Rabbit Diseases - Flystrike

Fly strike in rabbits
  • Fly strike in domestic rabbits is a common problem throughout the summer months.
  • Fly strike or ‘Myiasis’( scientific name)is the name for a condition that occurs when large blowflies such as the green bottle and blue bottle lay their eggs on a rabbit.
  • Generally, flies are attracted to orifices such as the eyes or anus, sores and open wounds, or damp, dirty fur that is wet with urine or diarrhoea.
  • The flies are attracted by smell, and will quickly lay their eggs around the area which will hatch in just a few hours into maggots that literally eat the rabbit’s flesh, releasing harmful and poisonous toxins at the same time.
  • As the maggots grow and eat away more surface area of the skin, severe shock develops, eventually leading to collapse and death.
  • Rabbits that are unable to clean themselves properly due to their size, age or health may be particularly at risk from fly strike, so pay special attention to them.

    • Warning Signs:
    • All rabbits should have their bottoms checked twice daily, especially in summer.
    • However, if any bunny is quiet and listless; or appears restless and shows signs of discomfort, pick them up immediately and check for eggs or maggots.
    • If you find maggots crawling in your rabbit’s fur, it is an emergency and you must call your vet immediately.

      Fly strike Treatment Treatment
    • Fly strike is a veterinary emergency, and can become serious and even fatal very quickly.
    • If you find maggots on your rabbit, contact your vet without delay and arrange for your rabbit to be taken into the surgery.
    • In the meantime, remove as many of the maggots from the skin as you can, using a warm, damp cloth to encourage maggots that have begun to burrow to release their hold.
    • Generally, treatment in veterinary practice will involved shaving off as much fur as possible from the affected area and removing the individual maggots with surgical tweezers or forceps, as well as possibly bathing the rabbit to remove any remaining maggots.
    • Undertaking this procedure on a rabbit is not an easy task, as rabbits will normally struggle and fight, and put themselves in danger by means of being difficult to handle and trying to retreat.
    • Your veterinary surgeon will be able to sedate your rabbit, and will work with a team of trained veterinary nurses to ensure that the whole process goes as smoothly as possible, with the minimum amount of stress caused to your rabbit in the process.
    • Finally, a rabbit that has suffered from fly strike will require careful monitoring after treatment, and will generally be prescribed a course of antibiotics to prevent any secondary infections from occurring, as well as possible painkillers or anti-inflammatory drugs.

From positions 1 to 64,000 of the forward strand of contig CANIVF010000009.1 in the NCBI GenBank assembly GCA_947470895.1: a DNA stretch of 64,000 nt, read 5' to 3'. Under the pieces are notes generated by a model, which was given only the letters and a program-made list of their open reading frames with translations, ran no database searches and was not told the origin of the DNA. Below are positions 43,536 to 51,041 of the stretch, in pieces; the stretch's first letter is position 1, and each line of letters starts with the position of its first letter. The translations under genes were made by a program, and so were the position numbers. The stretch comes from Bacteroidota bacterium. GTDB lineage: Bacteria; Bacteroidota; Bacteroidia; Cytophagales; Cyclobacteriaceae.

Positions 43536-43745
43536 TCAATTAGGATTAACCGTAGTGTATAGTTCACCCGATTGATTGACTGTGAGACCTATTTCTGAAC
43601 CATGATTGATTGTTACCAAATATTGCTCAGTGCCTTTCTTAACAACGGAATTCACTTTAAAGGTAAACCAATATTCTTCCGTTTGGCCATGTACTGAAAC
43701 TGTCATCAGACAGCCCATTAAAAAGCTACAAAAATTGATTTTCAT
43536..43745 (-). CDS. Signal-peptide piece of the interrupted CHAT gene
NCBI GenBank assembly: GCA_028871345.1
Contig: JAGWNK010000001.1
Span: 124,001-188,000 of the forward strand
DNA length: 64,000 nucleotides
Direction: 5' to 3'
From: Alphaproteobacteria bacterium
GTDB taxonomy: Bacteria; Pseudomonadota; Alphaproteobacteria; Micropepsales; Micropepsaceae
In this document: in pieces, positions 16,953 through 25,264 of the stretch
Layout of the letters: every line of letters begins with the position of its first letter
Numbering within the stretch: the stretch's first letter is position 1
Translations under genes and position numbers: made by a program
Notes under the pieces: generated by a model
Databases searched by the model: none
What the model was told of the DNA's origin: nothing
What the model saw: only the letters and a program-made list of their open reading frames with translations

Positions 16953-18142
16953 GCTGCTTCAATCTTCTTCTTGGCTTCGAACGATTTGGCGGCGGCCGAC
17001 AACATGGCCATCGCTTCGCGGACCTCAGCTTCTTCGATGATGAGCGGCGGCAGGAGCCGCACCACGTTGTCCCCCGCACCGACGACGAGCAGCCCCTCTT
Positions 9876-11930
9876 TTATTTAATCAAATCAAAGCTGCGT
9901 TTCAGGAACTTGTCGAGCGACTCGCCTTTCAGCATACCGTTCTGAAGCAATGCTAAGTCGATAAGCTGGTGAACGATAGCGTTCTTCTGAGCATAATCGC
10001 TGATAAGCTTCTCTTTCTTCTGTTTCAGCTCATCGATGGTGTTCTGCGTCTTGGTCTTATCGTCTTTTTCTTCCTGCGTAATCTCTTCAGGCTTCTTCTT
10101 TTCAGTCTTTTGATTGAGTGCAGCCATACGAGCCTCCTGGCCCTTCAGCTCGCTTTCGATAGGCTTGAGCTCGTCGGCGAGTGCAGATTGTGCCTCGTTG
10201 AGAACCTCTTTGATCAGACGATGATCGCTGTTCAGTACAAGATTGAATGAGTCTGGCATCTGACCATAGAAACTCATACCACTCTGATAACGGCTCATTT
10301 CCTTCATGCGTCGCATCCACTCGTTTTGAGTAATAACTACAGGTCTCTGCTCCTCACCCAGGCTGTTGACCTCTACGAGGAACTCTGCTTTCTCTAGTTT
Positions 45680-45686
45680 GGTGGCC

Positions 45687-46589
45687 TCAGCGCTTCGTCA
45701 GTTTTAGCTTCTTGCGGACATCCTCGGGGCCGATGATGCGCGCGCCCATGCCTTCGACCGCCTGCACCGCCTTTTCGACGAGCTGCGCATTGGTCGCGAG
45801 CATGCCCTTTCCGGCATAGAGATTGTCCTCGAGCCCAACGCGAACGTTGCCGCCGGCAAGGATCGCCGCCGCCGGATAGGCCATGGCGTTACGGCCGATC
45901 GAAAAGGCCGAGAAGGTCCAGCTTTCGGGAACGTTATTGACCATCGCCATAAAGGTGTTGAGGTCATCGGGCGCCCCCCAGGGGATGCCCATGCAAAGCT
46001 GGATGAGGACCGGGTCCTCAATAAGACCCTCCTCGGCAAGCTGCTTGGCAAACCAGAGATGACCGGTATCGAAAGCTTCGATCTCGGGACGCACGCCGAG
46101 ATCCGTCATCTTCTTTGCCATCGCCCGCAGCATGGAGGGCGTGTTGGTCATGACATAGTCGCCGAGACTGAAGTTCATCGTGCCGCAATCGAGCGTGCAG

• Fluid therapy, treatment of gastrointestinal complications and syringe feeding may be required in more severe cases.
    • If extensive tissue loss has occurred a rabbit may need to be put to sleep to relieve suffering.

    • Fly strike is a distressing and potentially fatal condition which can be prevented by a few simple measures. Unfortunately we cannot eliminate flies from the rabbit’s environment and therefore we should keep a watch full eye over the rabbit, especially during the summer months.
    • Checking your rabbit’s bottom at least twice a day will help to detect infestation early.
    • Topical product containing the insect growth regulator cyromazine is also effective to prevent fly eggs from hatching.
    • Make sure that your rabbit is not being fed too much food or food that is too rich, which can lead to diarrhoea.
    • Feed greens and fruit in moderation, as some rabbits cannot tolerate an over-abundance of green food, again leading to diarrhoea and a dirty anus.
    • Keep the rabbit dry and use a cleanser to remove faeces.
    • Clean out the hutch daily, removing soiled straw and bedding that can attract flies.
    • Keep the fur around your rabbit’s back end short by clipping it during the summer months to minimise the chances of it holding faeces and urine.
    • Disinfect your rabbit’s bowls, run and hutch at least once a fortnight.
    • Clean your rabbit’s eyes and mouth daily, and be on the lookout for any sores or open wounds.
    • Consider using fine mesh netting over the wire of your rabbit’s hutch or run, to minimise the chances of flies being able to get in.
    • Hang fly killers such as fly sticky paper in the home or rabbit's shed/ living quarters.
    • Some plants and herbs repel flies which can be put in pots on top of hutches and in hanging baskets (keep out of reach of your rabbits).